The utility said if the state does not pass “adequate” legislation by the end of the month, it could shut down the Clinton and Quad Cities plants. Exelon said Quad Cities also needs to pass an annual capacity auction for the 2019-2020 timeframe. If neither of these conditions are met, Exelon said Clinton will close on June 1, 2017, and Quad Cities will shut down a year later.
“Losing these nuclear plants would not only jeopardize reliability of the grid, but it would make it nearly impossible to meet out nation’s goals to reduce carbon emissions,” said William Von Hoene Jr., senior executive vice president and chief strategy officer for Exelon. “Unfortunately, current energy policies do not fairly compensate nuclear energy for its reliability and zero-carbon benefits.”
The plan calls for a shift to a Zero Emission Standard focused specifically on at-risk nuclear plants. The standard would address stakeholder concerns by requiring full review of plants’ costs by state regulators and ensuring that only those plants that can demonstrate that revenues are insufficient to cover their costs and operating risk will be entitled to receive compensation. The Next Generation Energy Plan also calls for $140 million in new funding for solar development and a new solar rebate.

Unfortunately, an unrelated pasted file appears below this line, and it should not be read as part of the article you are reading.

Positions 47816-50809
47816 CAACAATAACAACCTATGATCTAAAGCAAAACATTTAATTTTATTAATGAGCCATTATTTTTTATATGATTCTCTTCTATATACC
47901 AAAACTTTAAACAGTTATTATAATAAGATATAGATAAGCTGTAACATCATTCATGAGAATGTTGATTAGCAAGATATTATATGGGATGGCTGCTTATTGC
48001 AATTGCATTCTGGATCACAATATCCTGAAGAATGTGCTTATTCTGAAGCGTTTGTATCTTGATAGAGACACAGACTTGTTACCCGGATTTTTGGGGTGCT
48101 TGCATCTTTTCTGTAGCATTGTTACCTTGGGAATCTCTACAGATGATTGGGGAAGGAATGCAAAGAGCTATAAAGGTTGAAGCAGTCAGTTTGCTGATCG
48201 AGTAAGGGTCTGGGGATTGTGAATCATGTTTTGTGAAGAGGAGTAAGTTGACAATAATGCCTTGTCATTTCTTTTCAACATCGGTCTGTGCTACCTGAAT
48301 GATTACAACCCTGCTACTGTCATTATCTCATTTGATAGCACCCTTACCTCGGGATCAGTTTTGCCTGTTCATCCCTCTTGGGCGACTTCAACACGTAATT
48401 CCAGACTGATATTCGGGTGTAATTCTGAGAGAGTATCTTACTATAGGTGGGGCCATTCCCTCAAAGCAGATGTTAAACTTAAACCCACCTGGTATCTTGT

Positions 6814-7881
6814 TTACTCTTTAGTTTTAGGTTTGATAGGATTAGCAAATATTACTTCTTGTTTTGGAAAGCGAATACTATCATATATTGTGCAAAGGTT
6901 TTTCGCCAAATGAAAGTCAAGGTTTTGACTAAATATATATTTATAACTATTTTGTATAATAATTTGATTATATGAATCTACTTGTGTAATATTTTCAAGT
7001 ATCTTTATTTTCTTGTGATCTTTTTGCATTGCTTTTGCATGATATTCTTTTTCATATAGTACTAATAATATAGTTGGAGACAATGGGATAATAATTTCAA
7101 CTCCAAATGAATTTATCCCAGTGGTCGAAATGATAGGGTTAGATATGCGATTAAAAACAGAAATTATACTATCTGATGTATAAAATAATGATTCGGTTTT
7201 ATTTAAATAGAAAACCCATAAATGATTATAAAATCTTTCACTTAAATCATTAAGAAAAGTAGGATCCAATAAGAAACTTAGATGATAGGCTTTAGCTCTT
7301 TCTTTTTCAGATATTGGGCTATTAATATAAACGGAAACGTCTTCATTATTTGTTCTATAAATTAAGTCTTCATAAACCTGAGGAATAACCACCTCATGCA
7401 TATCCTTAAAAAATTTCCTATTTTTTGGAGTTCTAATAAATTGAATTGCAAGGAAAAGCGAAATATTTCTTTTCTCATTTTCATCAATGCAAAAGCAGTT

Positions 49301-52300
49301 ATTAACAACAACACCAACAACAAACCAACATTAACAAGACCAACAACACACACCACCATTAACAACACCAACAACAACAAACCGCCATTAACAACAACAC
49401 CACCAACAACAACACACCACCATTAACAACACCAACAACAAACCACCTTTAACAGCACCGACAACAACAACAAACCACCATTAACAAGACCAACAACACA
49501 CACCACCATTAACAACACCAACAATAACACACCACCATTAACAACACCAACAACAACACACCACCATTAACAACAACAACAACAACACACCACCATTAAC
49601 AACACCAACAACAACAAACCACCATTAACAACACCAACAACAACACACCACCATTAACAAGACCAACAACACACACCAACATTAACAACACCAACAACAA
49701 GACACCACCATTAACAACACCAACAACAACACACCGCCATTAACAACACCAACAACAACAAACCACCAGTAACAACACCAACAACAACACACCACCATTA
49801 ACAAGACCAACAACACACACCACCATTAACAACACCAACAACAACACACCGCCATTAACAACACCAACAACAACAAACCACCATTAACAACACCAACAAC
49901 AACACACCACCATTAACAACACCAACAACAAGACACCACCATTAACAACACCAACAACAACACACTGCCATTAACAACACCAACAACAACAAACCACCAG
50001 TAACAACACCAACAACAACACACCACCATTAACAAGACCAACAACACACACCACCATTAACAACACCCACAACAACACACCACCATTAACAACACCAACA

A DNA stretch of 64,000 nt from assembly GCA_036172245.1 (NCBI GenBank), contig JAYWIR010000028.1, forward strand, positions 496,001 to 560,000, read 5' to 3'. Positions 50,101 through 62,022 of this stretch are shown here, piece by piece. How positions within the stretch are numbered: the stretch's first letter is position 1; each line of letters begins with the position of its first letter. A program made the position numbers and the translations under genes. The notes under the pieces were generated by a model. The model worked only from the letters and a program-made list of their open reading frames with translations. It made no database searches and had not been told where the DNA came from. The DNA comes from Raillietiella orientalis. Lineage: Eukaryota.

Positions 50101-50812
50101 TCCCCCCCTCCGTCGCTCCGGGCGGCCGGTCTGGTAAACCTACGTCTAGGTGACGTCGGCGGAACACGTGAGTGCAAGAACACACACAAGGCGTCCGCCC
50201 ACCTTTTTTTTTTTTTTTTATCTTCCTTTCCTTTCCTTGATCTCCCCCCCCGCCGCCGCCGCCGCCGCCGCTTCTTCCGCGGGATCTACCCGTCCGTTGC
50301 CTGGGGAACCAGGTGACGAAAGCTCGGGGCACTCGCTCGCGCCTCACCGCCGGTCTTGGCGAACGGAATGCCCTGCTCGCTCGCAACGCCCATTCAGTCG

“These closures would be felt acutely by the state, and would jeopardize its standing as a clean energy leader given that Illinois’ nuclear plants provide 92 percent of the state’s carbon-free electricity,” said Nuclear Matters co-chair and former Senator Evan Bayh (D-IN). “Illinois faces a significant carbon reduction goal as part of the Clean Power Plan. The premature retirement of Clinton and Quad Cities would mean that these goals will be nearly impossible to meet.”
Marv Fertel, president and CEO of the Nuclear Energy Institute, said Illinois cannot afford to lose more power generating sources with the recent announcement from Dynegy that it will shut down 30 percent of power generation in southern Illinois.
“In addition to putting Illinois’ clean air goals in jeopardy, the state likely will face long-term reliability challenges. Considering that Dynegy announced on May 3 that it will close 1,835 megawatts of coal generation in southern Illinois with another 500 megawatts targeted for shutdown, the state cannot afford to lose another 2,900 megawatts of baseload generation,” Fertel said.
Fertel and Bayh both said Exelon’s announcement should “foster a sense of urgency” among policymakers to preserve the plants.
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